Note from the WOW team: This blog post has been written by a member of the National Climate Information Centre (NCIC) based within the Met Office. Observations for the UK, such as those entered into WOW by our network of voluntary climate observers, are essential to put recent weather into context and to detect variations and possible long-term trends in UK climate. The author's thoughts and views below are their own.
I work as a scientist in the NCIC team. Our work aims to understand the UK’s climate in terms of trends, variations and extremes. Absolutely critical to this are the observational data on which we rely. Important aspects include spatial coverage (so all parts of the UK are represented), continuity (so we can look at long-term trends), quality (so we can have confidence in the integrity of our products), and timeliness (so we can produce near real-time products using as large a network as possible).
Currently, official climate observations from the UK come from a network of approximately 260 automatic weather stations, but these are supplemented by the Volunteer Climate Network (VCN) of over 150 stations manned by volunteer observers. The UK’s climate is highly complex and variable over small spatial and temporal scales, and in reality any network will struggle to capture the full details of the weather on a day-to-day basis. The number of stations in the network is inevitably a compromise between what we would like in an ideal world and what is realistically achievable. Nevertheless, the additional VCN stations (over a third of the network) are an invaluable contribution to our work and the integrity of our climate products. A recent research project also made use of climate observations from all observers submitting observations through WOW, to compare against results from the ‘official’ network.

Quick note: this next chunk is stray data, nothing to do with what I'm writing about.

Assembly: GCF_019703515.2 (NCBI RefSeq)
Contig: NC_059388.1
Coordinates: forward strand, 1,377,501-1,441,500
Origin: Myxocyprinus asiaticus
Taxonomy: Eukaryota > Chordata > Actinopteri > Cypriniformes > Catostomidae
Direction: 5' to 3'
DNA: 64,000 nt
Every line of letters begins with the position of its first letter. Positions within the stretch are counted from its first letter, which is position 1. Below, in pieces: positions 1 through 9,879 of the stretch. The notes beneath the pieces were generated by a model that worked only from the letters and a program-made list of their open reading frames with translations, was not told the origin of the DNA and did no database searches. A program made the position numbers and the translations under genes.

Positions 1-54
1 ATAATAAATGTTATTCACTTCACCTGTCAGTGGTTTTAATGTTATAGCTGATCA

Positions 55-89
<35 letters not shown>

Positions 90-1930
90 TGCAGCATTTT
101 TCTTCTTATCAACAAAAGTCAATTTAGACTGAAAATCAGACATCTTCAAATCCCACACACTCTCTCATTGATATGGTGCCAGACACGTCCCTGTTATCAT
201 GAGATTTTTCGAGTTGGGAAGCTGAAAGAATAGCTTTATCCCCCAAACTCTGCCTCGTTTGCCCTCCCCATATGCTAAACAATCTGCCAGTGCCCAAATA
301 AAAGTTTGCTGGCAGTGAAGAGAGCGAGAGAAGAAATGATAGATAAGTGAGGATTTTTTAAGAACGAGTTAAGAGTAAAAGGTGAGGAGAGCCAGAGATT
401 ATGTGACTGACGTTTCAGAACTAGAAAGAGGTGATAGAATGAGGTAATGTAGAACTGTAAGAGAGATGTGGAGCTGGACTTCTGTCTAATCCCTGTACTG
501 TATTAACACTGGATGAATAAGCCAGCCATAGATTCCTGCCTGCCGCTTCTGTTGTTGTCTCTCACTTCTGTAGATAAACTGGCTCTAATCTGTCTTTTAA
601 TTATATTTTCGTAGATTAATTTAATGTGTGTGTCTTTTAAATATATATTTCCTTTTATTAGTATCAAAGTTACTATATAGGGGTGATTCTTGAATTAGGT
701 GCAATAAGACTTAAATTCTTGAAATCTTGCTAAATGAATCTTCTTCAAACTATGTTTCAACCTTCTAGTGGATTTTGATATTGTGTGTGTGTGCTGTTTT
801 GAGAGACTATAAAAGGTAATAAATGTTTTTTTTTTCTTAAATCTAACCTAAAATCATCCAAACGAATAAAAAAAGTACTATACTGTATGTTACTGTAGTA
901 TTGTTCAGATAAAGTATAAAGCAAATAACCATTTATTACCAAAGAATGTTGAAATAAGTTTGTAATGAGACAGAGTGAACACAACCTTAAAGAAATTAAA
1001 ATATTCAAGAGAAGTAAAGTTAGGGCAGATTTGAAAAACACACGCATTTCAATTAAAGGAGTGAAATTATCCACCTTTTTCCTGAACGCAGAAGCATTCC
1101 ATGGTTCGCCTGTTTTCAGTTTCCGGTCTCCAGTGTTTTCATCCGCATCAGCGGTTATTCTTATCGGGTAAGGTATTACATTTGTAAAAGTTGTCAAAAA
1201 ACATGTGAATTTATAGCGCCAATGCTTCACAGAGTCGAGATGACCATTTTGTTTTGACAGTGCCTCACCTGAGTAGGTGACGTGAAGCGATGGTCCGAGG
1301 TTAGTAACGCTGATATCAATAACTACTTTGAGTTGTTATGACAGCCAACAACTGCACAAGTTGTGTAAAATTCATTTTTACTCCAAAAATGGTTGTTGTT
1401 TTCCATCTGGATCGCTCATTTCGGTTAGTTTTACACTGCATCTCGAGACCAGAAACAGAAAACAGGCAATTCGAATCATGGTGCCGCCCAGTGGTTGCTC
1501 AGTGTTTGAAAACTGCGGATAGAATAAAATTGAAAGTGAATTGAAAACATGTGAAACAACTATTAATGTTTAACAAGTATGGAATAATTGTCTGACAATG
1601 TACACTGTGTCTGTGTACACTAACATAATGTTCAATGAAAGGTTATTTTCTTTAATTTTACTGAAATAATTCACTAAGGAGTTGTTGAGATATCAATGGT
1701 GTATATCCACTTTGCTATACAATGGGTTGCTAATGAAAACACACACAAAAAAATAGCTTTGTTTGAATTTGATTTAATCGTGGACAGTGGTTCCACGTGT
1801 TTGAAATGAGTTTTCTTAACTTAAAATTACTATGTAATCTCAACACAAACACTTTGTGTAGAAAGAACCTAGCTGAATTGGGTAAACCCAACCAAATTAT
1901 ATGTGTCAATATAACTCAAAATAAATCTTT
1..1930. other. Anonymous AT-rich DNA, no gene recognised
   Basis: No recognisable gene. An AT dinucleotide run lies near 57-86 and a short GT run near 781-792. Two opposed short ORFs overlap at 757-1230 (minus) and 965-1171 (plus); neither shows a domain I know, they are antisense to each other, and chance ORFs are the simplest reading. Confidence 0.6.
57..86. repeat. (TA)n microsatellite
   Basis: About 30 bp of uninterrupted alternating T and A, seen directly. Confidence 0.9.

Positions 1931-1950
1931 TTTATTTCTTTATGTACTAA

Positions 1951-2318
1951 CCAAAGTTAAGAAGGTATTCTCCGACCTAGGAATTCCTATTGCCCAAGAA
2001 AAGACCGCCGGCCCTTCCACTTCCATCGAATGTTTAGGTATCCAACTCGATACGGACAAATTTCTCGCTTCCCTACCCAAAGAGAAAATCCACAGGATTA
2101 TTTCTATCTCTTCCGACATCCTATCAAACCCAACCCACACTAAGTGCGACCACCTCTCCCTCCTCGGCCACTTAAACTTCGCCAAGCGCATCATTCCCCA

So, what do I do on a day-to-day basis? My time is roughly divided in three. Firstly: designing the software systems to use and extract historic climate data from our archives and generate climate products (for example, gridded data, time-series, maps). Secondly: analysing climate data to try to understand the results in detail. Thirdly, disseminating information, for example on the UK climate pages on our website, in reports, or for the wider media. Overall, the NCIC team’s science output is used in a wide range of applications, including helping fulfil our remit for the Met Office Public Weather Service, providing climate data for the Hadley Centre Climate Programme and external researchers, and products which can be used by businesses to understand their risks associated with weather and climate. Examples of NCIC’s UK climate products may be found on the Met Office website.
From this.... Stevenson Screen used to house thermometers in the field
To this... An example map showing the spatial distribution of daily minimum temperature across the UK on 15 October 2018.
To me, this seems like important work, particularly in the context of all the current and future pressures on our world. The NCIC team follow in the footsteps of many illustrious predecessors, such as George Symons and Gordon Manley. To go back to the original question, let me quote Gordon Manley on snow (Manley, 1969): “A great deal of needless romance has long been attached in Britain to the subject of snow. I soon learnt to distrust the exaggerated stories, bad reporting and general lack of knowledge, and I set out to rationalise the available data.”
I hope you enjoy taking observations from your weather station, whatever the instruments, whether ‘official’ or otherwise. I doubt that future scientists in 100 years’ time will be interested in the current work of NCIC, but they will undoubtedly be interested in our data, and yours. Thank you for submitting your observations through WOW.
Manley, G. (1969), SNOWFALL IN BRITAIN OVER THE PAST 300 YEARS. Weather, 24: 428-437. doi:10.1002/j.1477-8696.1969.tb03117.x